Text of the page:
Investors check stock information at a brokerage office in Xi’an, capital of Northwest China’s Shaanxi province, July 9, 2015. [Photo/Xinhua]
The plunging equities market showed sign of stabilizing on July 9 as a series of government initiatives designed to halt the panic sell-off starting last week appeared to be having an effect.
The Ministry of Public Security said on July 9 it is planning a nationwide campaign to crack down on illegal operations in the field of securities and futures to protect the order of capital markets and investors’ interests.
A statement from the ministry said it is judging and analyzing the “abnormal volatility” of the stock market with the China Securities Regulatory Commission (CSRC).
It said police should closely cooperate with regulators in handling cases involving insider trading and leaking inside information.
Those who fabricate and disseminate false information on trading securities and futures as well as those who manipulate markets will also be probed and punished, according to the statement.
The ministry asked police to carry out a swift investigation into evidence related to “malicious short selling” and deal with them according to law.
On the morning of July 9, Vice-Minister of Public Security Meng Qingfeng led a team and visited the head office of the CSRC, a sign that authorities will severely punish operations that violate laws and regulations.
Short selling involves selling an asset the trader does not own in anticipation of a fall in its price and buying it back to make a profit.
The move is the government’s latest effort to restore investors’ confidence after a 30 percent market decline, and it underlines Beijing’s determination to do “whatever it takes” to contain the stock turmoil that has erased $3.9 trillion of market value.
On July 9, the stock market rebounded strongly, with the benchmark Shanghai Composite Index surging by 5.76 percent, or 202.14 points, to close at 3,709.33.
Nearly 1,300 stocks jumped to the 10 percent trading limit, while trading in more than half of the stocks remained suspended.
“The rally was a response to the strong government action to rescue the market that has clearly reached the State level,” said Li Xunlei, chief economist at Haitong Securities.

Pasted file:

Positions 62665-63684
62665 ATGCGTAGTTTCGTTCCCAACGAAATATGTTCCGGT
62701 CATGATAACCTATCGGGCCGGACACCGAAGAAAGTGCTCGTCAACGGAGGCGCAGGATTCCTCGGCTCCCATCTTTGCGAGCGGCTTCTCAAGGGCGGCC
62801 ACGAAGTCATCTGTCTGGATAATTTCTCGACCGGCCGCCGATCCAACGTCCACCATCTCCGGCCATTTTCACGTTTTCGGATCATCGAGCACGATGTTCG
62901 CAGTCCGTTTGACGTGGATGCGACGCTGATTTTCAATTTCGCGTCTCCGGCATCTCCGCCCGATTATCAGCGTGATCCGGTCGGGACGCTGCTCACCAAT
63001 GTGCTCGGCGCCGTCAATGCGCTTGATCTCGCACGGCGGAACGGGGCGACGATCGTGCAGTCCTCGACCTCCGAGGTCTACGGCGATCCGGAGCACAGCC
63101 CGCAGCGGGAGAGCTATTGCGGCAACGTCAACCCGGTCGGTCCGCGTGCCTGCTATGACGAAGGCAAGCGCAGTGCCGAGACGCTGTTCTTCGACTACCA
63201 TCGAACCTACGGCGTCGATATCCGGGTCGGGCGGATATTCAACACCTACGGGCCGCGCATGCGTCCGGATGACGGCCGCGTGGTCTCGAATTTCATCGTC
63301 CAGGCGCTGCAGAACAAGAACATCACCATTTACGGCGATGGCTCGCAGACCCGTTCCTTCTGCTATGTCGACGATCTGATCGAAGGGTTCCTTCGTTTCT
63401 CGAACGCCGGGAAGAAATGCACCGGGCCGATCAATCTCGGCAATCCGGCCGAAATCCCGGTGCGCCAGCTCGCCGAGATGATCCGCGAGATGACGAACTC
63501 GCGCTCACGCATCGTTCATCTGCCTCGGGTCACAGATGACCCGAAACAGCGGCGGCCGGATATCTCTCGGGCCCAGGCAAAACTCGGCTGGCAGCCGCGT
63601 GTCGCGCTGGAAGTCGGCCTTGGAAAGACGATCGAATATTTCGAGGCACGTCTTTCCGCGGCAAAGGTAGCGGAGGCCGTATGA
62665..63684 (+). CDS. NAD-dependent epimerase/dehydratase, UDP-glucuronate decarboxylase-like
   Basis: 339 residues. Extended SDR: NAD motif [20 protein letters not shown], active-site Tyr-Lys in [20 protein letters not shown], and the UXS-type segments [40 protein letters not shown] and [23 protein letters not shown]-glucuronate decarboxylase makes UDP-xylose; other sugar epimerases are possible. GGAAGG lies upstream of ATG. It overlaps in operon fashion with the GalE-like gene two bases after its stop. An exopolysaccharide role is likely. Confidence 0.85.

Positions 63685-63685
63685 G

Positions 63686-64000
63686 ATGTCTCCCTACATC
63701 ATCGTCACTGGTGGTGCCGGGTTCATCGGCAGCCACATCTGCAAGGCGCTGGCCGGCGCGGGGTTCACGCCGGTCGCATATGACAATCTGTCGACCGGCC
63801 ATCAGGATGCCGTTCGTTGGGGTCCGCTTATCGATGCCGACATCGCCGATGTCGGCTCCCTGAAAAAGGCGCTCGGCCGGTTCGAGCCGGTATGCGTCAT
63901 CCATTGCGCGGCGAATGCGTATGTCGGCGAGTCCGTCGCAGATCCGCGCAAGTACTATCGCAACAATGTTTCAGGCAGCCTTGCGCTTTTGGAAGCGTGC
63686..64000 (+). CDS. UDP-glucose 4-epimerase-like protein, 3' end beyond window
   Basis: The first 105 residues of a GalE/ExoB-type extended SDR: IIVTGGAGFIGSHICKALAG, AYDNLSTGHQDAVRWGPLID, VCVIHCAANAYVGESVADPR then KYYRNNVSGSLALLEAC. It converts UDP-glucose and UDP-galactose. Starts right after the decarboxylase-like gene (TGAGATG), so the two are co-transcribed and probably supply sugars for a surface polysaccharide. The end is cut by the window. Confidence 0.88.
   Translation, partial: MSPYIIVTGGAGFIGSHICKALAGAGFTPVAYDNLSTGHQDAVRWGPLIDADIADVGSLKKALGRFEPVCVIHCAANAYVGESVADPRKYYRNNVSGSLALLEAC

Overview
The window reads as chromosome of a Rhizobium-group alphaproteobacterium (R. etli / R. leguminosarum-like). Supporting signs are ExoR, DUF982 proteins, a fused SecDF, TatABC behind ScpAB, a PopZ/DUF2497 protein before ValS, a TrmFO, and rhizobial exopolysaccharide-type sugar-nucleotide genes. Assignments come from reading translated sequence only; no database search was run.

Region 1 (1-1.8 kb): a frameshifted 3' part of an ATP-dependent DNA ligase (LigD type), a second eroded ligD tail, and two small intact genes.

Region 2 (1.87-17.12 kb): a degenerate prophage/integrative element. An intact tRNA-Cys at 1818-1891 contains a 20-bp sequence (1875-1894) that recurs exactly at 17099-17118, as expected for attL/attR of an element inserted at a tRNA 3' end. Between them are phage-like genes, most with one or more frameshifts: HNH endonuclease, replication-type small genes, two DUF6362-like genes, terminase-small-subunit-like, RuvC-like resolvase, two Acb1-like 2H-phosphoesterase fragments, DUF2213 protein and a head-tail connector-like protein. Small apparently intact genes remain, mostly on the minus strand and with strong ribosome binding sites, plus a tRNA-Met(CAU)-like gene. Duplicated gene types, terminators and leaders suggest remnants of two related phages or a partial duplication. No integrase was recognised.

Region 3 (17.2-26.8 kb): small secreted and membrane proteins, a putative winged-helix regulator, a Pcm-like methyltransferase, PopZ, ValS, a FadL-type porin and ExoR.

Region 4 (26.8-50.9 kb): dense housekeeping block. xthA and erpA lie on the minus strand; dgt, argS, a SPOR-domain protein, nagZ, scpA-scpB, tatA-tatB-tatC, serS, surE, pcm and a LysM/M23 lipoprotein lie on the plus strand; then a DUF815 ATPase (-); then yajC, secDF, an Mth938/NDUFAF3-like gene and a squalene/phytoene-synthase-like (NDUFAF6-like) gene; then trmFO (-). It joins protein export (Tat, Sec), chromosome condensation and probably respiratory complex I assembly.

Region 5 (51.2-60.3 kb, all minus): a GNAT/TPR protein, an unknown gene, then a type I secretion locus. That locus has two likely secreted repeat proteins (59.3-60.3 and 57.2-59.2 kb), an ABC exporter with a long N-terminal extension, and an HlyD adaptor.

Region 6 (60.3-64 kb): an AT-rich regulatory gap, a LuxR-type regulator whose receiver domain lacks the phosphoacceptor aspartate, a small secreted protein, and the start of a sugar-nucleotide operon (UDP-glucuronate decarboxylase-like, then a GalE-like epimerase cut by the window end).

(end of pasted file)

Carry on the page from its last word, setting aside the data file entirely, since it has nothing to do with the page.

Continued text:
Li said that the bottom of the market is being gradually built, but investors should be cautious of short-term volatility.
Beijing has waged a concerted campaign involving a number of government agencies to shore up the stock market as it suffered an unprecedented loss of more than 1,500 points in record time, after peaking at more than 5,000 points on June 12.
On July 9, the banking regulator allowed lenders to roll over loans backed by stocks to securities brokerages. The securities regulator has banned major stockholders and senior executives from selling shares in listed companies.
The People’s Bank of China has continued to inject liquidity of 35 billion yuan ($5.66 billion) to State-owned margin lender China Securities Finance to boost the capital position of securities firms.
Alain Bokobza, head of global asset allocation at French bank Societe Generale, said the central bank has room to aggressively loosen monetary policy to lift both the economy and the stock market, since inflation is well under control and the country can afford such a massive liquidity injection.
Despite the market turbulence, listed companies remain optimistic about the long-term development of the Chinese capital market, an increasingly important channel for fundraising and asset allocation.
“The recent market decline has not changed any of our plans to continue to use the stock market to support our business development,” said Wang Zhengzhuang, a senior executive of Shenzhen-listed Qingdao Hanhe Cable.
An encouraging sign for investors is the improved corporate performance in the first half of the year. More than 1,100 listed companies have released previews of their half-year performance reports, with more than half of them reporting net profit growth.